Johnny Lee started using a wok at the age of ten. The San Gabriel Valley native studied business administration in college, but ended up taking a job at a Chinese restaurant in Colorado after graduation. He moved back to Los Angeles, did stints at the Flying Pig Truck and Rivera, and is now the chef at Spirit House, a watering hole in the San Gabriel Valley that serves Asian-inspired cocktails and food.

Spirit House opened late March in Monterey Park's Lincoln Hotel, and it's become one of the few places in the area where you can grab a craft cocktail with some creative Asian fusion grub. The restaurant is owned by David Tewasart (Soi.7, Green Papaya), whose family also owns the Lincoln Hotel.

Drinks with ingredients like Calpico and Asian pear are served at a bar that's open from 5 p.m. to 2 a.m., Tuesdays to Saturdays, and are courtesy of Sybil Lin of Far Bar. All the food is single-handedly made by Lee (although he says he's getting some help soon). Their goal? To be a full-fledged gastropub. We sat down with Lee and asked him about the gig and where he gets his culinary inspirations.

Squid Ink: How did you create the menu?

Johnny Lee: I approached it as food that's conducive to alcohol. There's an emphasis on fried foods, but I try to do stuff that's really accessible. We do have some people who are foodies, but not enough to justify more unconventional stuff or items. I'd say the menu has stayed fairly conservative. I have a big interest in Japanese cooking — I wanted to focus on Japanese, but I somehow shifted to Chinese. The Fung Brothers actually started influencing me to do modern Chinese food.

SI: What's been the most popular menu item so far?

JL: The Panang curry fries is the most popular choice. The owner of Spirt House works at Soi.7. They make a really good panang curry and I suggested we put it on fries. To be honest, it's kind of a reluctant bestseller because I don't really care for it. But I made it from scratch and people like it.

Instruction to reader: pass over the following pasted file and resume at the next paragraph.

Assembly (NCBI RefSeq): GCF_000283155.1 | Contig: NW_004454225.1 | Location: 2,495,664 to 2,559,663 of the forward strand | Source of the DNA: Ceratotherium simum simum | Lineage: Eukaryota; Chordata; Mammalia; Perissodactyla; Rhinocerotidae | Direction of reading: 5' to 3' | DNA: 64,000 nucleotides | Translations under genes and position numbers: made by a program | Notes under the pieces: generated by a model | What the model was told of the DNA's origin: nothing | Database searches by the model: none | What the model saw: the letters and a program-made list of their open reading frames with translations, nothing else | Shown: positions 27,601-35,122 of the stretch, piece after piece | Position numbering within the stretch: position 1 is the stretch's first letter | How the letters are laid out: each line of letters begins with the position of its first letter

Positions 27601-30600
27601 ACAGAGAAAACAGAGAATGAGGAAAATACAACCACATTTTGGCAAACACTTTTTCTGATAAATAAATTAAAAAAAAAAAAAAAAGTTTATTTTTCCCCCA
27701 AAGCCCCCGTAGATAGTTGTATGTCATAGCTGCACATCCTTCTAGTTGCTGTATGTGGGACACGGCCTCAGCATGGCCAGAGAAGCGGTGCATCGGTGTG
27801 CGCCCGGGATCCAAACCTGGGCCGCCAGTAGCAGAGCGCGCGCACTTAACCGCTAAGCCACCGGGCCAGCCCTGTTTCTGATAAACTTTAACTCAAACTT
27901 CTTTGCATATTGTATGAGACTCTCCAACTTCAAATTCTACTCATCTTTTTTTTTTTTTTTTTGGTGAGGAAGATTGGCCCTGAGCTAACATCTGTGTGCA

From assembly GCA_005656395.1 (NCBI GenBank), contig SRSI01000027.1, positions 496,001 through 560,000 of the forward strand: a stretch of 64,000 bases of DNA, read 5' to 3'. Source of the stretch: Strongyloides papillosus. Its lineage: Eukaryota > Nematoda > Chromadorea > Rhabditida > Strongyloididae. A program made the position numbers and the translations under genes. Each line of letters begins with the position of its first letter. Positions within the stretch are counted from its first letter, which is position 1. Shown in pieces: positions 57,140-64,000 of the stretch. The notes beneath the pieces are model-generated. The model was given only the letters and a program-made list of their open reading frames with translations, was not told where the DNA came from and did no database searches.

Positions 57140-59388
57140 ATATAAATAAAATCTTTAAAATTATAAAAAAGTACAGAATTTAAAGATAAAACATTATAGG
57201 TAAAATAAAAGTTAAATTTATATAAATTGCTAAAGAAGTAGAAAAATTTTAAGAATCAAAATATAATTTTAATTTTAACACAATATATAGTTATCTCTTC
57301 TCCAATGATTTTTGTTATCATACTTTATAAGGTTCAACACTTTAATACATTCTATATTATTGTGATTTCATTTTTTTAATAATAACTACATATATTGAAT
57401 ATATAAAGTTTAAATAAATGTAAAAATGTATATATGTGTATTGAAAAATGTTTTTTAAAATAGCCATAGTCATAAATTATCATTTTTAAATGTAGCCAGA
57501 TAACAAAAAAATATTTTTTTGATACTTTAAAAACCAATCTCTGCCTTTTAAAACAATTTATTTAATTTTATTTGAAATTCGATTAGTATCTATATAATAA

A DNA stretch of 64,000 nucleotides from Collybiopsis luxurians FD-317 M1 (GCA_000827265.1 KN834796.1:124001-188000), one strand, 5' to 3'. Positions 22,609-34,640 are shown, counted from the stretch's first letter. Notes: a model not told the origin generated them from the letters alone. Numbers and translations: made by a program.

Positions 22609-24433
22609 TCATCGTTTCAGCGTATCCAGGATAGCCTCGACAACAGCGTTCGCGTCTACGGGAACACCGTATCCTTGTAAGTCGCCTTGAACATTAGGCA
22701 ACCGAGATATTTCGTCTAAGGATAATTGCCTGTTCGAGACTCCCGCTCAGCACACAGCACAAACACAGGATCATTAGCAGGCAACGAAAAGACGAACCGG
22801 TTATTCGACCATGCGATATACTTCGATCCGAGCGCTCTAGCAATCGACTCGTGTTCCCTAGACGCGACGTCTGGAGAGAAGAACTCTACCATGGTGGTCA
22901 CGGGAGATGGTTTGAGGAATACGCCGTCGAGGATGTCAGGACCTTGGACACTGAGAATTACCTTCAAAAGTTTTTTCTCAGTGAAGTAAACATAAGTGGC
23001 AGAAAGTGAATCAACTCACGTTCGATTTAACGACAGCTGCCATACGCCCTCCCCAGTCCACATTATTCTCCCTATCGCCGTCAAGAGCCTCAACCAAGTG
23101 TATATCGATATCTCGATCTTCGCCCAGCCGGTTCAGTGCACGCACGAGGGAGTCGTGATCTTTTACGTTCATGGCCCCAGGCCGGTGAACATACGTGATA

SI: If not the fries, what are you most proud of?

JL: The tacos. They're basically pork shoulder cooked for 24 hours and a sauce that's reminiscent of Japanese char siu, with soy, sake, mirin and dashi. It's topped with salsa verde — a technique that I learned at Rivera.

Lotus root chips; Credit: Johnny Lee

Lotus root chips; Credit: Johnny Lee

SI: And you also have lotus root chips and chili honey sauce wings on the menu. What are your inspirations?

JL: Half of it is me, and then a lot of the times it's inspired by food I eat. The main thing is that I want to try to make something that I love.

SI: What's one menu item that failed?

JL: I was doing a cumin lamb sausage on Chinese flatbread. I made the flatbread myself — but no one ordered it so that went away.

SI: How did you get involved with Spirit House?

JL: It was really a meeting of chance. David was selling an immersion circulator on Craiglist. I met him at the bar while he was still renovating it and I guess he knew I knew about food and asked if I wanted to be a chef. I just drafted a menu from there.

SI: And you're the only chef? Do you do the dishes too?

JL: Yes, I'm the only chef. I'm actually bringing on a friend. It's not too bad right now, but there are days when it gets a little hectic.

SI: How's business so far?

JL: The word is still not out, but we're getting repeat customers and every day we get a lot of new faces. We host a lot of parties.

SI: Your plans for the future?

JL: We're eventually going to revamp the interior. Everything right now is a hand-me-down. We want to work on the wood; we want to rip it out and put in real seats and tables — I see a potential.

Pork tacos; Credit: Johnny Lee

Pork tacos; Credit: Johnny Lee

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